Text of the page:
Make networking your specialty in four easy steps | Emily Caswell

While I’m many years away from retirement, I like to dream about what it’ll be like. Lazy days on the beach reading books and sipping cocktails … and then I start to panic a bit. That might be fun for a few weeks, but what if I get bored? Well, I may have found a solution at a networking event last week.

As you hopefully saw, View Newspaper Group has added seven publications in northern Oakland County to our group. One of the new papers hosts a coffee networking event each Thursday, and I attended last week. It was a fun way to start the day. Plus, I heard the best line I’ve heard in a while.

There were three retired people in attendance, and each has started a “second career.” One of them stood up and said while he does play in a band, his specialties today are “not working and networking.”

We caught up one-on-one later in the morning and he shared that he and his wife take off at least 100 days a year from their side-gig. A second career with 100 vacation days and continued networking opportunities sounds like a retirement plan I can get on board with.

Anyway, I realized at the event, that it’d been a while since I’d been at a networking event that I wasn’t hosting and where I didn’t already know every person there. I had to flex my networking muscles a bit. After two years of very little in-person networking, I realized we could all likely use a refresher course. So, here are some networking tips:

• Prepare: This looks different depending on what type of event you’re attending and who will be there. Admittedly, I didn’t do too much prep work last week, but I did ask the organizer if I could bring donuts. He said “yes” and suggested a local bakery. Walking in with sweet treats is always a good first impression.

Some experts suggest mentally preparing what you’ll ask people or share with people to avoid meaningless small talk about the weather. As a naturally talkative person, I don’t need to do this, but I can see how this would be helpful for others. Maybe you have a unique hobby or have a fun trip planned. You could share about the last great book you read or the last great meal you had at a local restaurant. It may be a strange practice at first to think about what to share about yourself, but take it from a natural narcissist, it’s easier than you’d think.

It’s also a good idea to have your elevator speech at the ready. I didn’t know last week that each person would be asked to stand and talk for one minute but luckily, as a brand manager, knowledge of our company and what I do there is always top of mind. That may not be the case for you, so be sure to run through the basics in your head before walking into an event.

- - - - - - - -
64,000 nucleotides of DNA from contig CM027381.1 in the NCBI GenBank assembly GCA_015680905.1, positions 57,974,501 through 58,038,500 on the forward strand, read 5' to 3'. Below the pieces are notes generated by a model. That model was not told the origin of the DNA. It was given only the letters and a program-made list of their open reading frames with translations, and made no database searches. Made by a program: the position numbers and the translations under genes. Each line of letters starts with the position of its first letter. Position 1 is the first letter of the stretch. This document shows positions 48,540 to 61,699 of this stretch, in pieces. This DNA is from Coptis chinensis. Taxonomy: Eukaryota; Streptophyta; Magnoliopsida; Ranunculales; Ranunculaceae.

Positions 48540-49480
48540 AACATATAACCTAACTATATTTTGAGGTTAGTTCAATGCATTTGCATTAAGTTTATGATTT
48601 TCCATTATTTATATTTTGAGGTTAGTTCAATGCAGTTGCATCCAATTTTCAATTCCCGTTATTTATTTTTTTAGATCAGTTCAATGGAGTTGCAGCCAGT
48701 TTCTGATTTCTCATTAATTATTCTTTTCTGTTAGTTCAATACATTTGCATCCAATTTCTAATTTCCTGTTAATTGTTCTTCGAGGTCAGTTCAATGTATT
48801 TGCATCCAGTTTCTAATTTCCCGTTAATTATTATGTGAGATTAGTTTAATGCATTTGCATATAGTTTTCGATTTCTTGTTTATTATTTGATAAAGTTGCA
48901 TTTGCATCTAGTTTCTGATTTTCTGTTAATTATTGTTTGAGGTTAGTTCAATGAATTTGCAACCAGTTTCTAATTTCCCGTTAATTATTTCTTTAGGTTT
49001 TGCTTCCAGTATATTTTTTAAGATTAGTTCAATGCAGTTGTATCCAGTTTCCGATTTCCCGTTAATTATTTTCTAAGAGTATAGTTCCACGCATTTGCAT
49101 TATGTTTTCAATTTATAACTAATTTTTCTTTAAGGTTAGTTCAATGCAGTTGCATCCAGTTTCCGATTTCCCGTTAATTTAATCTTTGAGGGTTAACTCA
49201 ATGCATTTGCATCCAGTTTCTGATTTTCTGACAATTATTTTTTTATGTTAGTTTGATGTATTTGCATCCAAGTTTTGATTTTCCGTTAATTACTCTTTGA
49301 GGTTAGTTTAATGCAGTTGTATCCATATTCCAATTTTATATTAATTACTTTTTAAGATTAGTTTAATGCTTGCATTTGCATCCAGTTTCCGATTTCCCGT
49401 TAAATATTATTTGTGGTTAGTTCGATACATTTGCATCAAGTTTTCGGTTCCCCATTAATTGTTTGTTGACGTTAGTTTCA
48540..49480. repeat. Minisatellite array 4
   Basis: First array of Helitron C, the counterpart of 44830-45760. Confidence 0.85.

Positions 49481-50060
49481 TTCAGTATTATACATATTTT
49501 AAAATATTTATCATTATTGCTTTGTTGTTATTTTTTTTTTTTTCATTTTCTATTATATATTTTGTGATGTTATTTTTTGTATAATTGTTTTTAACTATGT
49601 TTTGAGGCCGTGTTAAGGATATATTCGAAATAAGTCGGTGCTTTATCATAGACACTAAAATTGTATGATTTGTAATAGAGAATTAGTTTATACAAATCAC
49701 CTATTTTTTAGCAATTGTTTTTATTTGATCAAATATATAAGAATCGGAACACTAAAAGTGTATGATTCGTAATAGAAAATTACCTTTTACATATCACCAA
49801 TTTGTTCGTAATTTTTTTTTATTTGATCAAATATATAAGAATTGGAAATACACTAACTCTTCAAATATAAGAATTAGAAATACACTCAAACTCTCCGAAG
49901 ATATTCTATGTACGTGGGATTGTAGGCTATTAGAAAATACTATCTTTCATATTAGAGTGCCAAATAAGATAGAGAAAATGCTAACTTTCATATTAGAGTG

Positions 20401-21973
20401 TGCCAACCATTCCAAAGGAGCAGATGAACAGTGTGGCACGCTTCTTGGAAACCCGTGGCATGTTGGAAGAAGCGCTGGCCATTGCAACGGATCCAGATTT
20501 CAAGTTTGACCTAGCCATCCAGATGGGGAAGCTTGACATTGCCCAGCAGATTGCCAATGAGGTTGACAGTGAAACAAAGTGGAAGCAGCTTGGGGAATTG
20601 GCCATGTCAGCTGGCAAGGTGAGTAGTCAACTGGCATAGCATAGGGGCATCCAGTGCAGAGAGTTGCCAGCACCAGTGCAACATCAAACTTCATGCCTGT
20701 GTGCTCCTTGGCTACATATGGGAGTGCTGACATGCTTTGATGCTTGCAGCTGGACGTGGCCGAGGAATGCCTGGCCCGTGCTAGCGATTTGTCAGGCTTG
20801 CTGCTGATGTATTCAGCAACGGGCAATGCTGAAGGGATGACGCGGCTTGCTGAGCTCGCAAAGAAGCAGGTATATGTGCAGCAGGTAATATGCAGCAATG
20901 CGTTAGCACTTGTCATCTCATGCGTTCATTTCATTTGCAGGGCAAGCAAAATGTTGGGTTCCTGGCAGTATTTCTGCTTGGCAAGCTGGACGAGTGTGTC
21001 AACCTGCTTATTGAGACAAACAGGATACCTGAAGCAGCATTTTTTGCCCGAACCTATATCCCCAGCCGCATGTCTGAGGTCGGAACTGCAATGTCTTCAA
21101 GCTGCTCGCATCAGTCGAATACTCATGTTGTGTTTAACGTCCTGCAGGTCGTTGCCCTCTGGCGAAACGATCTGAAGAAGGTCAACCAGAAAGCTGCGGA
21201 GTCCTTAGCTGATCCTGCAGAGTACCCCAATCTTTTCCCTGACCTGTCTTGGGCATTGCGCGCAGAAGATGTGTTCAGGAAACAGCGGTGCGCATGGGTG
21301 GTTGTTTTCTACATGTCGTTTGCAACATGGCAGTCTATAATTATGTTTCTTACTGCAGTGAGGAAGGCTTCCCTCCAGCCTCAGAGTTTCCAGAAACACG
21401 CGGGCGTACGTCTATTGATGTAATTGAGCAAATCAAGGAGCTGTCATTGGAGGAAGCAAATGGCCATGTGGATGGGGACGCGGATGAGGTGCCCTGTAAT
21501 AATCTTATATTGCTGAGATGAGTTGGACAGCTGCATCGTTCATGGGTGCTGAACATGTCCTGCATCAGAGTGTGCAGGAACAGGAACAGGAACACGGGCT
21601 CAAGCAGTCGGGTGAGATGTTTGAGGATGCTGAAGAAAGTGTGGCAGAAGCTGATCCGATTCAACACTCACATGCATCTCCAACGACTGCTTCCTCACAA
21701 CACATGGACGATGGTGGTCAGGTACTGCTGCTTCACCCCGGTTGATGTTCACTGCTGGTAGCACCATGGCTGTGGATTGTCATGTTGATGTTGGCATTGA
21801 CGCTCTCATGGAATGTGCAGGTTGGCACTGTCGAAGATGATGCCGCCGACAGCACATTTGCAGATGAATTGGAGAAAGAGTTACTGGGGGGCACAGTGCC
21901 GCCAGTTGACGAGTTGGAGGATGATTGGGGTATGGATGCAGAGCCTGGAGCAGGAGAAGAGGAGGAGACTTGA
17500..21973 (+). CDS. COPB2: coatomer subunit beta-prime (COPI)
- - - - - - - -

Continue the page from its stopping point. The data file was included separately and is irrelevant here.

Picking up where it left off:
• Bring business cards: It’s rare that I have business cards on me. As a brand manager, this is a horrible practice. I promised myself that when we emerged from COVID and needed business cards again I would never be without them. As I pulled into the parking lot last week, I had a wave of panic until I remembered that I filled my business card holder with fresh cards months ago. Sometimes I can be really smart. The cards came in especially handy since I was meeting all new people.

• Smile: This may seem obvious, but I have been at networking events where not one person made eye contact with me, let alone smiled. I didn’t think much about it. People can be shy, networking can be awkward. Last week, however, I was met with the most upbeat, friendly group. There were so many smiles, and it made a huge impression on me. I felt welcome and really nothing feels better to an outsider. That made me hope that I’ve been that friendly person to a new networker at some point.

• Come back for more: While I can’t attend this event weekly, I’ll be back. Just as with anything in business, you can’t achieve success without frequency and consistency and the same is true with networking. You have to show up over and over again so people can get to you know and what you’re all about. With any luck, some day for me that will be not working and networking, until then it’ll be working and networking.

Emily Caswell is the brand manager for VIEW Group, the branding division of View Newspaper Group.

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